Diabetics and their family members can learn more at You can join in the America’s Diabetes Challenge Facebook community at You can make a A1C pledge, learn more about Merkerson’s diabetes story, and find tips for better blood sugar management there.
Achieving blood sugar control can be challenging, yet it is a crucial part of a diabetes management plan. Here are some key questions to bring up with your physician:
What is my A1C and what should my goal be?
How often should I test my blood sugar and what should my targets be?
What are the possible side effects of the medication(s) I am taking?
What are the signs and symptoms of high and low blood sugar?
Do I need to make any changes to my overall diabetes management plan?
Tips for Managing Your Diabetes
Diabetes is a complex disease affecting more than 29 million people in the United States. Although there is no cure, patients with diabetes see better results when the disease is closely managed through lifestyle changes and medication. Along with making good choices about healthy eating and physical activity, patients living with diabetes should discuss blood sugar monitoring, medication, and options for taking their medication with their health care providers.
Betty Krauss, RDN, a Certified Diabetes Educator (CDE) with Spectrum Health Medical Group, talks diabetes management and suggests what patients can discuss with their doctors at their next appointment.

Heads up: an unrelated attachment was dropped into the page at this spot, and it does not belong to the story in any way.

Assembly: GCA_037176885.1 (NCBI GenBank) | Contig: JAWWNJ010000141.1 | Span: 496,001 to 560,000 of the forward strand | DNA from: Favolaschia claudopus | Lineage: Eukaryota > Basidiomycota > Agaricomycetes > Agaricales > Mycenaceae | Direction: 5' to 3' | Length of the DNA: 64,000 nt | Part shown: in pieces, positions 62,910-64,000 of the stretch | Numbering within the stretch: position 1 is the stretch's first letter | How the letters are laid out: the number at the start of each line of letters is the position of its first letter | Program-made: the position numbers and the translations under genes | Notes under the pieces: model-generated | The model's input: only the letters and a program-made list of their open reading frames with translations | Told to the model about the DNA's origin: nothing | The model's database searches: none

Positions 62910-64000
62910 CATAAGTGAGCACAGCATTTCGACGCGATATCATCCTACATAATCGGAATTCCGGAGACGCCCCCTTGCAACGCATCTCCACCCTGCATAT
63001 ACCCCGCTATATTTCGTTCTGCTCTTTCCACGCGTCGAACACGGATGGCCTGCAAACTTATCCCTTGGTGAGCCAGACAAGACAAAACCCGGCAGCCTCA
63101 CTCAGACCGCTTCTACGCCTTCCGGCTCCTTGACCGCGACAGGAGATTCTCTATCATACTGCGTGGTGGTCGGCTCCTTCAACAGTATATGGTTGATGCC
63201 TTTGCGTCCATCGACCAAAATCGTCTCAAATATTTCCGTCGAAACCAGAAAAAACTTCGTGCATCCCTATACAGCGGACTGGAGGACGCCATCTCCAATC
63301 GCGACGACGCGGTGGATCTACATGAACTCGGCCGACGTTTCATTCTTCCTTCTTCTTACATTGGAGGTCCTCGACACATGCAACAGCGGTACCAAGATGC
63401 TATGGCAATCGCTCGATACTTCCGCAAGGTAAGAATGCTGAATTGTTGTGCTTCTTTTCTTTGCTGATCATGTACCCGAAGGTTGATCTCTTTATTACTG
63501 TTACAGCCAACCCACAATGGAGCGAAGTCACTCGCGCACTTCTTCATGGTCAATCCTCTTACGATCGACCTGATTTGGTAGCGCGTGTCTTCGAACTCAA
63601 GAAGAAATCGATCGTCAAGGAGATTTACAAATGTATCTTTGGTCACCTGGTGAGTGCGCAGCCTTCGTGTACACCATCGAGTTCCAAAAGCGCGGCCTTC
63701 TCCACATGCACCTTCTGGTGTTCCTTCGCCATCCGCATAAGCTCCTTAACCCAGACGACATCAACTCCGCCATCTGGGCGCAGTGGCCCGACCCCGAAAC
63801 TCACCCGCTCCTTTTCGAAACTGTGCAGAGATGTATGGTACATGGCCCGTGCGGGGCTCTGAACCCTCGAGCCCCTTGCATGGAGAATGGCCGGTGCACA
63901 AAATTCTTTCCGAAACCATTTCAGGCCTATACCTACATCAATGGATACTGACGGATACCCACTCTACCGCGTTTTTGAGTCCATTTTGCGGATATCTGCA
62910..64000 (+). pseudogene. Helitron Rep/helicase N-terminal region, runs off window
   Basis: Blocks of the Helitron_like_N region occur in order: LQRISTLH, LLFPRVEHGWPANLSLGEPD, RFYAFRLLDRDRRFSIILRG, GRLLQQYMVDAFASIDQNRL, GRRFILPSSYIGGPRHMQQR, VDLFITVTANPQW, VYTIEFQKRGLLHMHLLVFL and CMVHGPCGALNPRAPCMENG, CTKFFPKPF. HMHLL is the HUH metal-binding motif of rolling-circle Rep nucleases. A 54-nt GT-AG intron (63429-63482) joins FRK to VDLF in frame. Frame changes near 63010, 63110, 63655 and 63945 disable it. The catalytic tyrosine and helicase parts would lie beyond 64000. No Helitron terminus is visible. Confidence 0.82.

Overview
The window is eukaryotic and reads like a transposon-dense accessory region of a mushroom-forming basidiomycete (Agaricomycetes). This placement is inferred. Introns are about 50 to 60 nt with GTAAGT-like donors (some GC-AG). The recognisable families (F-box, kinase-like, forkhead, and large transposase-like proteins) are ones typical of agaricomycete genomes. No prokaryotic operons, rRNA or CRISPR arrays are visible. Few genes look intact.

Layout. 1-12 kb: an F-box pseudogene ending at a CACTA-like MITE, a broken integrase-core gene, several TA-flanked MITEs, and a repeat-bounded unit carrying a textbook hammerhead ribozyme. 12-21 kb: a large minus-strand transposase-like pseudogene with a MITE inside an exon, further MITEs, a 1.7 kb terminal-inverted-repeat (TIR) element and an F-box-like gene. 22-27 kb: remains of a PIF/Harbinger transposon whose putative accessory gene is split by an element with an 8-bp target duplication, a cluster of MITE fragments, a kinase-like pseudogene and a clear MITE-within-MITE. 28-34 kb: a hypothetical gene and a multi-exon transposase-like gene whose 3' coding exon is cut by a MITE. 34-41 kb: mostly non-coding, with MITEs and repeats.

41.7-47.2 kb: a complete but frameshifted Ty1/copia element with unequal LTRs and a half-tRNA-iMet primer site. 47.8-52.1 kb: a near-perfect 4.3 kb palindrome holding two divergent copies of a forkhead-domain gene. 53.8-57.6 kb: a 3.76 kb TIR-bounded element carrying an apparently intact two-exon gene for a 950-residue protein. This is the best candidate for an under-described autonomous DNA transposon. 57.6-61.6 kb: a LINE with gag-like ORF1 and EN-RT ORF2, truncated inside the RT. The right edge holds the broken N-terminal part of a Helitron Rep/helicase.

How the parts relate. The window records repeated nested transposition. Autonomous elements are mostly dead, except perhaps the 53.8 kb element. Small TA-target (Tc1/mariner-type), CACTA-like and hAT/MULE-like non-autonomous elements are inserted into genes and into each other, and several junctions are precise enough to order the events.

Q: What is diabetes?
A: Diabetes occurs when the body does not properly use and/or produce enough insulin. Insulin is the hormone needed to convert sugar, starches, and other food into energy. There are 2 types of diabetes: type 1, in which the body makes little to no insulin, and type 2, in which the body produces too little insulin or cannot properly use the insulin that is produced. When the body does not properly use or produce insulin, blood sugar can reach levels outside of healthy ranges. It’s important to manage your diabetes because high blood sugar can damage your body and lead to other health problems if left untreated.
Q: What impact can healthy eating and physical activity have on diabetes?
A: Balancing both lifestyle changes with the proper medicine is important for diabetes management. Building a diabetes-friendly meal plan can help you understand and manage carbohydrates, sugars, and fats and manage your weight. Physical activity can help your body become more sensitive to insulin so it can work more efficiently and helps your muscles burn sugar for energy, which removes sugar from the blood. Careful monitoring is key for diabetes patients to ensure their blood sugar remains within a desired range.
Q: What medication options are available to patients with diabetes?
A: Patients should work with their health care provider to customize a diabetes treatment plan that includes the right medication for reaching their blood sugar goals. Typically, these options include an insulin or noninsulin medication, and may be pills taken by mouth or injections given under the skin.